Hazard events become disasters as a result of communities’ vulnerability. Sometimes it may be difficult to reduce the scale, intensity, or frequency of hazards while it is possible to reduce vulnerability and its causes which are socially constructed. Communities which have strengths and resources available for mobilisation to reduce the level of risk are considered resilient. Resilient communities are therefore able to prevent, withstand or bounce back better from shocks of climate change related disasters. This is achieved through disaster risk reduction activities which aim at preventing new and reducing existing disaster risks, while strengthening preparedness for response and recovery, thus contributing to strengthening resillience. Most communities in Kenya have similar exposure to flood hazards and have developed ways to prevent or mitigate such flood hazards, adapt to and prepare for them using local materials and methods. The Kenya Red Cross Society along with other partners such as; CARE Kenya, Wetlands International and Cordaid have worked closely with communities at grassroots level to strengthen resilience to disasters, including floods. Despite communities’ experiences to past disasters, they have not been able to enhance their coping capacity due to their limited adaptive capacity. Indigenous communities the world over have been recognised as being particularly vulnerable to the impacts of climate change due to the close connection between their livelihoods and the enironment. This group of people are believed to have specific Knowledge Systems about various aspects of diversity, which they rely on to create coping and adaptation strategies to the changing contexts and the high variability in climate factors, experienced in recent decades.This paper compares the resilience of communities in Kenya and uses past data in order to observe emerging patterns and trends to enhance predictions of flood hazards as part of disaster risk reduction initiatives. The paper also explores the role of traditional-Local-and Indigenous-Knowledge in responding to climate change.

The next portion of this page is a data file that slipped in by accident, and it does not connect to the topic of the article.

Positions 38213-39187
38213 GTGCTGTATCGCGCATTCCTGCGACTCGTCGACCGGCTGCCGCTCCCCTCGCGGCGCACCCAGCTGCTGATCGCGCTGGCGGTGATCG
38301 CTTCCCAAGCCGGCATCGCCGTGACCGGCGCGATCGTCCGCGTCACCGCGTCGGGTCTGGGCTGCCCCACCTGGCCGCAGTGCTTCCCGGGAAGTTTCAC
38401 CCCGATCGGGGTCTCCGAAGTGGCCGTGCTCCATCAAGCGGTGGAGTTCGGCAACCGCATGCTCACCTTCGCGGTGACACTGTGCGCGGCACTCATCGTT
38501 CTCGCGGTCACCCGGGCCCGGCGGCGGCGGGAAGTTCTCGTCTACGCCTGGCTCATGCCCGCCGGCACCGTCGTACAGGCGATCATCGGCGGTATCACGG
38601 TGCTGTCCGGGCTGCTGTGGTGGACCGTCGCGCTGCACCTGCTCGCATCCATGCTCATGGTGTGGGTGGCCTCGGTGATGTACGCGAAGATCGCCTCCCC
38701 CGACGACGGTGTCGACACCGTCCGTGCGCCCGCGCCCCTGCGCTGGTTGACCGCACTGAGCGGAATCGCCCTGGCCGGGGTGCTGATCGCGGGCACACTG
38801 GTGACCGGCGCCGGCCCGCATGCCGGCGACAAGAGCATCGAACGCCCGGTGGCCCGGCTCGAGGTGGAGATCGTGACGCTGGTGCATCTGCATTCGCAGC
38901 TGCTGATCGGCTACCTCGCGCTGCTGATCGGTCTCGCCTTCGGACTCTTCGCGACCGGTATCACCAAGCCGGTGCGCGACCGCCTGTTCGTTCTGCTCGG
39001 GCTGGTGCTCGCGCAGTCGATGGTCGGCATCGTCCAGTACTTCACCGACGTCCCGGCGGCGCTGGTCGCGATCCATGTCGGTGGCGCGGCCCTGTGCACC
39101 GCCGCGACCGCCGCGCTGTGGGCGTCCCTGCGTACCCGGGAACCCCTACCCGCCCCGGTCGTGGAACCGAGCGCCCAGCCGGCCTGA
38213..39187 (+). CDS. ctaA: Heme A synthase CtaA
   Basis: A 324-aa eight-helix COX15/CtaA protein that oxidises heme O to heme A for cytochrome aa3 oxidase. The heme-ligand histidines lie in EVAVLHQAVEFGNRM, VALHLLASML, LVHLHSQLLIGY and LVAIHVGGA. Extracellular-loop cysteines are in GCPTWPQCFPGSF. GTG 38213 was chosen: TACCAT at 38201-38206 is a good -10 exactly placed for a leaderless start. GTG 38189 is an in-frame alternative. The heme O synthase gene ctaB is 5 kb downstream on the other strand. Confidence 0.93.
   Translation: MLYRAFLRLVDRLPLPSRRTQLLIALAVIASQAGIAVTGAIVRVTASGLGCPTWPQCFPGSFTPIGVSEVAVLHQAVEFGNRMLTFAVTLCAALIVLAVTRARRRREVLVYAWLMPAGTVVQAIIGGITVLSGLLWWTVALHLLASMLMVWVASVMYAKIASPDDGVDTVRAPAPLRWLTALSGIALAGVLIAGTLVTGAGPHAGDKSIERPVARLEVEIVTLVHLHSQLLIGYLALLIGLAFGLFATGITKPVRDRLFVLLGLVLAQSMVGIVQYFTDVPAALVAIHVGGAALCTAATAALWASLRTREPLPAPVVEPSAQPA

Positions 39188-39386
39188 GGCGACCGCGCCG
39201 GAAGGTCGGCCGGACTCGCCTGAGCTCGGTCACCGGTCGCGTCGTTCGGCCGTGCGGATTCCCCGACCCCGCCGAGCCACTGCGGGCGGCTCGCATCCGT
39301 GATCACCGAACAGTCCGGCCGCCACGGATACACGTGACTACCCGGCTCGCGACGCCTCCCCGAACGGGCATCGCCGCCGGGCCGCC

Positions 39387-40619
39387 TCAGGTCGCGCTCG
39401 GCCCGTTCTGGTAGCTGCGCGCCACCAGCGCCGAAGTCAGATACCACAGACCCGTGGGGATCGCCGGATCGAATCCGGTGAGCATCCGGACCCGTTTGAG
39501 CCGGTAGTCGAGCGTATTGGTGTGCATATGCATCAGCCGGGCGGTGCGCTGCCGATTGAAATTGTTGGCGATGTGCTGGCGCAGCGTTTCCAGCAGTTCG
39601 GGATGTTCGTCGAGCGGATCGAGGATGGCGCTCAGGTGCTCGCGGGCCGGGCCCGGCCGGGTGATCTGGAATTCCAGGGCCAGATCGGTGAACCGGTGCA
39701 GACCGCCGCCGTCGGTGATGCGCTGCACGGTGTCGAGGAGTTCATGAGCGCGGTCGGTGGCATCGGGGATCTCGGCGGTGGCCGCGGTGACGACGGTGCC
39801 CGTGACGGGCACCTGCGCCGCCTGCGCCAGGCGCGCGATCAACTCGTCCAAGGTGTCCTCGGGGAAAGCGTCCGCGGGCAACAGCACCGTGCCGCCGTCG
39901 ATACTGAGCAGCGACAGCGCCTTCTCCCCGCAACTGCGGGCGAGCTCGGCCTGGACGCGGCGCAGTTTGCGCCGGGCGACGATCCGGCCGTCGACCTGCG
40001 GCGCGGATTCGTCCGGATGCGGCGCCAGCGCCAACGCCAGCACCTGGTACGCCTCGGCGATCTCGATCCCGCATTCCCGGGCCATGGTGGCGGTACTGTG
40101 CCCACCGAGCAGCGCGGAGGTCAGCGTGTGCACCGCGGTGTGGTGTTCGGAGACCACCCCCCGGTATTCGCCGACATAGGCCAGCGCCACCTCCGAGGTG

Key Words: Community Resilience, Climate Change, Disaster Risk, Vulnerability, Disasters, Adaptative Capacity and Indigenous Knowledge